Unesco’s classification of the language spoken by Lepchas as “definitely endangered” prompted a dedicated group of people belonging to the community to start initiatives to conserve their mother tongue.
It is estimated that only about 30,000 Lepchas can speak their language Rongring. The Lepchas primarily reside in Darjeeling, Sikkim, and parts of Nepal and Bhutan.
“When I found out that Rongring was classified as ‘definitely endangered’ in 2020, I decided to find out ways to conserve the language,” said Gideon Tashi Lepcha, an IT professional.
A “definitely endangered” language is one that children no longer learn as a “mother tongue” at their home.
Following extensive research, Gideon found that major challenges to the language’s preservation included decentralised content in Rongring and a lack of experts who knew the language and mode of transmission of the subject. “I found out 95 per cent of the Lepcha speakers were in villages but 90 per cent of them did not know how to read and write. The language didn’t pass down generations because of that also,” said Gideon.
Gideon and three of his friends, Abel Rongong, a language expert, Jongmit Lepcha and Martha Lepcha, both language teachers, devised a “Wangboo Framework” in 2020 to teach Rongring in a simplified, attractive and modern way. Wangboo means skilled in Rongring.
Within one-and-a-half years, 300 people from more than 12 countries like Japan, Canada, The Czech Republic and Italy joined their global online course.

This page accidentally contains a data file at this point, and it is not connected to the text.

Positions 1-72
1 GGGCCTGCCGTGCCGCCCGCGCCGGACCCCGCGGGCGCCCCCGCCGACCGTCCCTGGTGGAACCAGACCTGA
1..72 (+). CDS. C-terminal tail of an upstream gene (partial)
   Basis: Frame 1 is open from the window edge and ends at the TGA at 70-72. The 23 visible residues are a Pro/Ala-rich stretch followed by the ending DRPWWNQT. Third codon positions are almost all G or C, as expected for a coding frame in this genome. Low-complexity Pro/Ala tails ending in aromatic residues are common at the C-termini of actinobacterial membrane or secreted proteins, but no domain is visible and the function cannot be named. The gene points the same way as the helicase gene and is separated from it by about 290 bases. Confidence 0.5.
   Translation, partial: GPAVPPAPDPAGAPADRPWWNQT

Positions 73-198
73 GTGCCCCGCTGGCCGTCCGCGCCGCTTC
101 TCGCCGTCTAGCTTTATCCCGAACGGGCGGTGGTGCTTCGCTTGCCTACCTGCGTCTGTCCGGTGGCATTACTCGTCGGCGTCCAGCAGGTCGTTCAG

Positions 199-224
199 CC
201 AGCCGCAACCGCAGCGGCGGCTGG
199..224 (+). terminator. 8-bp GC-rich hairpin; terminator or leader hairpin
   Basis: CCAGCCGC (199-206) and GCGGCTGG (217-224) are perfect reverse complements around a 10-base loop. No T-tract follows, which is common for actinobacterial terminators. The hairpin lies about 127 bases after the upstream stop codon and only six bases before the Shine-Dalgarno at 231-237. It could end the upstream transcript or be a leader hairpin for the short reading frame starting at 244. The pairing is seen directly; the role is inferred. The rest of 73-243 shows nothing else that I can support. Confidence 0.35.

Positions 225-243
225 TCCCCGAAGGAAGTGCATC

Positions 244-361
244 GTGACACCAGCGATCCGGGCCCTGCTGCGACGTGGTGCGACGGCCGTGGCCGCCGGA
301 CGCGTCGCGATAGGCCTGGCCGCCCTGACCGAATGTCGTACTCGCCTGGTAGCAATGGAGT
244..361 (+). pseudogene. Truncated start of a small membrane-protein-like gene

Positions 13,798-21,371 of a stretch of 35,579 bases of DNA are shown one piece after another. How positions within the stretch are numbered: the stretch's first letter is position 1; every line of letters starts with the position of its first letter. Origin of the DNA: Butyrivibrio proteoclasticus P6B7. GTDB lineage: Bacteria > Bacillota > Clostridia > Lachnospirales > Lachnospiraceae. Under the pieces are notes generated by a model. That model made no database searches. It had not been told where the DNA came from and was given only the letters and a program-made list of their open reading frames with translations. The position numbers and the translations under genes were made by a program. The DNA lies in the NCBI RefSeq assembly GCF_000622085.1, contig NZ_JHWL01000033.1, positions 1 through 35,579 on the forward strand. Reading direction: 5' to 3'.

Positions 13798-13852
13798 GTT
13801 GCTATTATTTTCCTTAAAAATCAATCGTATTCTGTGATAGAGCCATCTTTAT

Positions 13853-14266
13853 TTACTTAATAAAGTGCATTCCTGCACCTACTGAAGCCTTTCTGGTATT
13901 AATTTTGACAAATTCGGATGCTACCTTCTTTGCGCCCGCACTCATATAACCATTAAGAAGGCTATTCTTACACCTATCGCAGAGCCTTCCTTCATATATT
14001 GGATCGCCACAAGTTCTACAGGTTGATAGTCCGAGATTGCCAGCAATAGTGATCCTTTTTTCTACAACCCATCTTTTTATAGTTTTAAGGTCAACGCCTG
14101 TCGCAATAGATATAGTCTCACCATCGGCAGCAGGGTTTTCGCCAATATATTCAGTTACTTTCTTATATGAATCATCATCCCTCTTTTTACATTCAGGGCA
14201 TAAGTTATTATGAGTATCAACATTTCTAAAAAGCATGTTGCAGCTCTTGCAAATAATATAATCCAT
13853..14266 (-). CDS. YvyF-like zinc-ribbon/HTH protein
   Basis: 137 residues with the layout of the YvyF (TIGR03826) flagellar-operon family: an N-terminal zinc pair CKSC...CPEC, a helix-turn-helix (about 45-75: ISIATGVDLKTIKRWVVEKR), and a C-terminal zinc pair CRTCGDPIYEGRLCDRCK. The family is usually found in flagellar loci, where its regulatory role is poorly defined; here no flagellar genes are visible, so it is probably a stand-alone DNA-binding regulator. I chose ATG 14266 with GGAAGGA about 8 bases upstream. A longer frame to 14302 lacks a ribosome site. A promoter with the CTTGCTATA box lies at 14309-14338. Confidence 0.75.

“Those who joined our course were basically linguists, researchers, Lepcha enthusiasts and members of the community,” said Gideon.
The team also held eight webinars on varied issues like Lepcha calendar, music, culture, calligraphy, script and language and more than 8,000 people attended them.
Their initiative made an impact globally. “When I joined the first batch of the online course, I found it was not at all difficult to learn the language. Thanks to this wonderful online course, which I attended from North America and India, I am quite confident about reading and writing in the Lepcha language,” said J.S. Simick, a retired surgeon.
Community members also started the Noangten-meaning propagation of the Lepcha language, with youths holding language classes in villages of Kalimpong during weekends.
However, with the initiative growing bigger, the youths decided to hand over the initiative to the Rongring Lepcha Culture and Welfare Society (RLCWS). The non-profit organisation formed in 2021 consists of members of different walks of life, including retired IAS and IFS officers.
On Saturday, the RLCWS, launched a website and mobile application called “Rongring” in Kalimpong.
“The number of people speaking our language has definitely not grown. The language is slowly coming into disuse and we are hopeful that new initiatives like the launch of the app will play some role in conserving our language,” said G. Namchu, president, RLCWS.
The team also developed QR codes that will make pedagogy more precise. “One can just scan the code to learn various aspects like pronunciation and sentence framing,” said Gideon.